All photos by: Fil - www.flickr.com/photos/filkaler/
Yesterday a publicity meeting in London for an IDF colonel, Geva Rapp, was disrupted by over 100 protestors. The meeting had been called so the colonel could advertise his pro-war book and talk about the recent Israeli invasion of Gaza. The following is a first person account of what happened at the demonstration on Euston Road.
I got a message yesterday, ‘Urgent demo! Israeli deputy commander of ground forces in Gaza, Geva Rapp, speaking tonight’ Despite only receiving it a few hours in advance, I knew it was something I had to attend.
I arrived soon after 6pm, with the demonstration already in full swing, with a mild scrap occurring between a policeman and a friend.
Protestors hold a sit down in Euston Road
Geva Rapp, the focus of this protest, an Israeli army (IDF) colonel, was in town to promote his book, a pro-war chronicling of his military career. The talk by Rapp hadn’t been publicised in advance for fear of protest, but details were leaked.
And after it leaked the pressure provided by the amassed protesters, forced the meeting to be canceled, and according to a number of sources, he didn’t even leave his hotel room.
Protestors are moved on by police
One thing that struck me was the number of people who had come together with such short notice, there were at least 100 people in attendance. There may have been many more. And what was largely a peaceful protest was, predictably, met by unnecessarily heavy handed police, leading to a handful of arrests.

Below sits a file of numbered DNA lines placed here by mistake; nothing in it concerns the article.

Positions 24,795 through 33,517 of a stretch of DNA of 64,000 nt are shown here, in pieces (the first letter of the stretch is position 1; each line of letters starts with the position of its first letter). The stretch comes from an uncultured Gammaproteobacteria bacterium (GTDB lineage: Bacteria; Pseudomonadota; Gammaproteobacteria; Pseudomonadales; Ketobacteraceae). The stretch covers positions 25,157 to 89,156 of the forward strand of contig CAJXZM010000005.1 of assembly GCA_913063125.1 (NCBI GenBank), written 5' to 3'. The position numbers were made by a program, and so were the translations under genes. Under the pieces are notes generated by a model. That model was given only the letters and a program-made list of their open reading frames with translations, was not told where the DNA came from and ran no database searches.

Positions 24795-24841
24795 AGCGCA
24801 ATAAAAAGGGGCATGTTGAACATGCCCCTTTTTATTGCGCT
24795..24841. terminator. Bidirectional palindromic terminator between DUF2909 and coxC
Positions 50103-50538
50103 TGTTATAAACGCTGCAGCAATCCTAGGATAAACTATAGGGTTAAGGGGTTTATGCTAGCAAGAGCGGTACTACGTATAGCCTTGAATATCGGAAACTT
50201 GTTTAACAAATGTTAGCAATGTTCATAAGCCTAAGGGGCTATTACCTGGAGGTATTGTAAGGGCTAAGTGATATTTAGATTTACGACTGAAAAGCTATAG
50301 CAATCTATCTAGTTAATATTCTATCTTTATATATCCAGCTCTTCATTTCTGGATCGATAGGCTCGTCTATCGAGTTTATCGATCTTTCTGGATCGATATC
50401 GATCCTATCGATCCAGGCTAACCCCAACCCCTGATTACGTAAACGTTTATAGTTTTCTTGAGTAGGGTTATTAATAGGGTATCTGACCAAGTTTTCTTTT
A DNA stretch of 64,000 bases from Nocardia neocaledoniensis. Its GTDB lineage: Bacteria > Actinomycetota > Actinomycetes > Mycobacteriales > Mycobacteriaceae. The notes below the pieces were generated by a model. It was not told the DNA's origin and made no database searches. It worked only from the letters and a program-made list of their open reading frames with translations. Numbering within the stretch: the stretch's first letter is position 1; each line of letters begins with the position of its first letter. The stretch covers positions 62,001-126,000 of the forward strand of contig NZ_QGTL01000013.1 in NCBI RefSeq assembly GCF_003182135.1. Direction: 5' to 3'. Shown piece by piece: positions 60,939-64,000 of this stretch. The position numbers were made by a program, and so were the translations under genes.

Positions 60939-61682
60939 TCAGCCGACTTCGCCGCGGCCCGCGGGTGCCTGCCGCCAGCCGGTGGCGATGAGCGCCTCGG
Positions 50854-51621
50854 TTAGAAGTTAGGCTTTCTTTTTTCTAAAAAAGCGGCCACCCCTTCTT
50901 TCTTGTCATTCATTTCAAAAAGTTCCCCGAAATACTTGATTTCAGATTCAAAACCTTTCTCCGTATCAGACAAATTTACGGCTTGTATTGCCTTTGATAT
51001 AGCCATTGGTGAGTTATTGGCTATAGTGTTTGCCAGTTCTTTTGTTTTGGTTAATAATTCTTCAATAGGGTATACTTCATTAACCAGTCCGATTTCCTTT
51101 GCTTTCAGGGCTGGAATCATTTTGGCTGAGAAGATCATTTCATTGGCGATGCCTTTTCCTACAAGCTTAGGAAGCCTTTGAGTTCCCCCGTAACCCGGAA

The most notable occurrence of the evening was the scaling of the building’s exterior by a demonstrator sporting an anti-war protest board, and started banging on the first floor windows, much to the bemusement of the police, who unsuccessfully attempted to remove him from his position. He only relinquished his position when the cancellation of the meeting was announced. Not surprisingly when he got down he was bundled away by the police.
The man who climbed to the first floor
After the cancellation was announced most people wanted to leave. Frustratingly when trying to go, many of the remaining protesters were penned in by police, who grabbed a few members of the crowd at random, giving no reasons, much to the bewilderment of those of us who were close by.
Overall, it was a useful, if not quiet demonstration, which hopefully reiterated to this high-ranking Israeli official, just how opposed to the siege on Gaza the population of the world continues to be.
Another interesting article about last night can be found on the Commune.